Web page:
It has been a gloomy year. Mega losses of colossal characters – gone are Super artists Prince, David Bowie, George Michael and I’d like to insert in here a favourite, Canadian musician Leonard Cohen. And that is only the singers. There is also Muhammad Ali the greatest boxer the world has known and some would argue the biggest loss of the year. There is eccentric actress Zsa Zsa Gabor, the beloved Gene Wilder of Willy Wonka & the Chocolate Factory fame, and Carrie Fisher, Princess Leia of Star Wars franchise.
That is only the echelon of the international list, there are many more. On the local scene NZ bid haere ra to some of our beloved people: cricketer Martin Crowe, international singer Ray Columbus, Maori leader Sir Graham Latimer, Unionist Hellen Kelly, author and academic Dr Ranginui Walker, and music pioneer Bill Sevesi who died at 92 years of age.
Fisher’s passing on December 27th hit particularly hard. Hers was the second celebrity death in two days. It was becoming too many. British superstar George Michael died two days earlier in his home on Christmas day.
Many others of renown whose contribution to the world earned superstar status throughout their life. But such is our focus and partiality toward the superfluous that the exaggerated world of entertainment is top of mind for most of us. Guilty! Even the list of the famous in any publication is 90/10 filled with entertainers.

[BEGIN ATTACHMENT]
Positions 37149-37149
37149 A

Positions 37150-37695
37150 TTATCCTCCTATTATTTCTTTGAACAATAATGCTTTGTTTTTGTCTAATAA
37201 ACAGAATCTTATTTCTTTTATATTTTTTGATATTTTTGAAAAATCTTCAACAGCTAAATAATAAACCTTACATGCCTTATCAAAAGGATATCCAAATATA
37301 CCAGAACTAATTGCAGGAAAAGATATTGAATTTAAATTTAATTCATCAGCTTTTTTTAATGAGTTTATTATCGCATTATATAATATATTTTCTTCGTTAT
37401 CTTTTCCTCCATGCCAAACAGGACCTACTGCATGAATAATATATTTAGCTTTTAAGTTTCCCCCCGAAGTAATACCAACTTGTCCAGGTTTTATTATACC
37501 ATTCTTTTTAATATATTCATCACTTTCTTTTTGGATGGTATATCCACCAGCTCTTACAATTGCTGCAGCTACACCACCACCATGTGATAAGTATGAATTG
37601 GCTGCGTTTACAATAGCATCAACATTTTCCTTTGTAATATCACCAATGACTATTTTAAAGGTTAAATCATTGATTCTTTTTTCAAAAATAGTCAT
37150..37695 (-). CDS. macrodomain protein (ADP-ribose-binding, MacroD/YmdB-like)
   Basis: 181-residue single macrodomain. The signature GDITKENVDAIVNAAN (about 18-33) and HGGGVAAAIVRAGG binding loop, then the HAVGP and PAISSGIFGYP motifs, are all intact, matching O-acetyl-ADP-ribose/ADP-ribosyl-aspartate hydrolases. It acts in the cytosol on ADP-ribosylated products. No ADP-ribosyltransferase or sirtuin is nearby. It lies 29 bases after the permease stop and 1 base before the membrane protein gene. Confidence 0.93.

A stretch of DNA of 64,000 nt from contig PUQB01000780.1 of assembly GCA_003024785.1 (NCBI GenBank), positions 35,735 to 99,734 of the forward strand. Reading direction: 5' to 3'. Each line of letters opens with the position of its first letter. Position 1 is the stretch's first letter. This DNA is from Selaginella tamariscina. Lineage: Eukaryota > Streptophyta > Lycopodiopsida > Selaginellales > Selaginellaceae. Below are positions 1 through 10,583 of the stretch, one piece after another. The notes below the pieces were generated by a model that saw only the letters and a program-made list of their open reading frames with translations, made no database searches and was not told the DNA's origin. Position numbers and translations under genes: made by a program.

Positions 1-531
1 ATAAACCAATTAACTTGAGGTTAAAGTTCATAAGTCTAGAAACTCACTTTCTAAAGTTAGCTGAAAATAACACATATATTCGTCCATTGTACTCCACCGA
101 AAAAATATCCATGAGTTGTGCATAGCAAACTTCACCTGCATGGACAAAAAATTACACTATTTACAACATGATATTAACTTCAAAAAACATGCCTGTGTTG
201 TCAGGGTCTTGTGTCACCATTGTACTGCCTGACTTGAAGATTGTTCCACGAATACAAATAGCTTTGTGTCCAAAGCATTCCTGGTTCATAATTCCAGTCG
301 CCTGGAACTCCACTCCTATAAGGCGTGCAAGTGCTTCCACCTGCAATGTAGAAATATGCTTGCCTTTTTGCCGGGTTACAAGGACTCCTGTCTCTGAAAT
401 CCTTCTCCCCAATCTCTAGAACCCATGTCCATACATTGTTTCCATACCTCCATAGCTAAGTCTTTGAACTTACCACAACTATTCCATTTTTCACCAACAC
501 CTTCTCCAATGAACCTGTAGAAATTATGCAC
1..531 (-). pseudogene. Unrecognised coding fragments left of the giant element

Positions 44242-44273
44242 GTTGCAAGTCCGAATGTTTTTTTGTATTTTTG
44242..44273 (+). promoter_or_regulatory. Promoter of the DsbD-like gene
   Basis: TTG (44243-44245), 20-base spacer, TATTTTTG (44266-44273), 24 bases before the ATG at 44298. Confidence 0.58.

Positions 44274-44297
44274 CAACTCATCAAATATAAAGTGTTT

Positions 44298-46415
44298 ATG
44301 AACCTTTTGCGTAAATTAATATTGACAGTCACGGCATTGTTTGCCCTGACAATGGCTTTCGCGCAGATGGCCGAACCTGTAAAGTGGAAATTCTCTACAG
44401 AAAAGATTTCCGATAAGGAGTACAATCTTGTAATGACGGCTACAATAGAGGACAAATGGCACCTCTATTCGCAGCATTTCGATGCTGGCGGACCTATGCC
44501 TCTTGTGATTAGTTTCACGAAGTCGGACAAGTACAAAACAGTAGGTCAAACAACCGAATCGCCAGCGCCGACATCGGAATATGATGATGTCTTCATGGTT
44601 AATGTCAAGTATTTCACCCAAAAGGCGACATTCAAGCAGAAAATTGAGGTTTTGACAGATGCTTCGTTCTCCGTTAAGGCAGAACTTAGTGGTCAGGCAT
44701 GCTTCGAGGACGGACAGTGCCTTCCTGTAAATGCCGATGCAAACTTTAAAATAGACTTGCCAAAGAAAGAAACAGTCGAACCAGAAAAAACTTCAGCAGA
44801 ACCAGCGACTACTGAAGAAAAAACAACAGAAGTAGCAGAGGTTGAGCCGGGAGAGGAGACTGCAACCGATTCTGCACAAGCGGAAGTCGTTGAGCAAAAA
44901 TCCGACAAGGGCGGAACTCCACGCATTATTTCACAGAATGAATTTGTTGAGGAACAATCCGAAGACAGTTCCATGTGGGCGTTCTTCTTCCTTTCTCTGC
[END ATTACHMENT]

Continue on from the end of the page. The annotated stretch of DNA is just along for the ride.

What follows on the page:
It says a lot about us. The pseudo realism entertainment offers through its stars is our escape from the actuality that is our everyday existence.
Who makes up the death list for the year anyway and who is in the list for next year? The reality is, come this time next year, we will sit back and reflect on the big names taken from us in 2017. It’s a frightening thought. I could be on that list, and I am not a celebrity.
I remember vividly my own encounter with death’s list a few years ago. It wasn’t my mother, or my father, but my older brother’s passing at 45 years of age in 2004 that bothered me immensely. I remember articulating then, that death by vote among family members is my preference. If God met with us as a family and told us one of us had to go I would have volunteered gladly in place of my brother Palepua. He was that much more important to the family than I was. He was funny, generous, successful, loved by all. He had no enemies and was well respected.
Just as well death by vote is not how it is. The system would be hijacked by a super villain for sure.
It’s odd how these kinds of lists materialise in the last month of the year. Is that why Santa Claus also keeps a list? In a word, Yes! Santa’s list rewards the people who are good all year. Perhaps those who do not make Santa’s list are shortlisted for the Reaper. Who knows?
In the end Death is no respecter of persons. Nor is birth, and this is my point.
Quite aside from the entertainers, there are the real contributors to humankind. The chemist, the scientist, the explorer, philosopher, statesman and woman, entrepreneur, astronaut and more. They are born today.
There are more world changers born this day, today, than are the famous taken from us. The new world changers are unknown and yet to utter a word. They are cradled in anonymity somewhere in a hospital bassinet. Some may not be so lucky but will grow up to change their world. These children will create history, change it, make it, and their lives will impact the world in their own callings and talents. After all, when you see a child, they are here to replace us.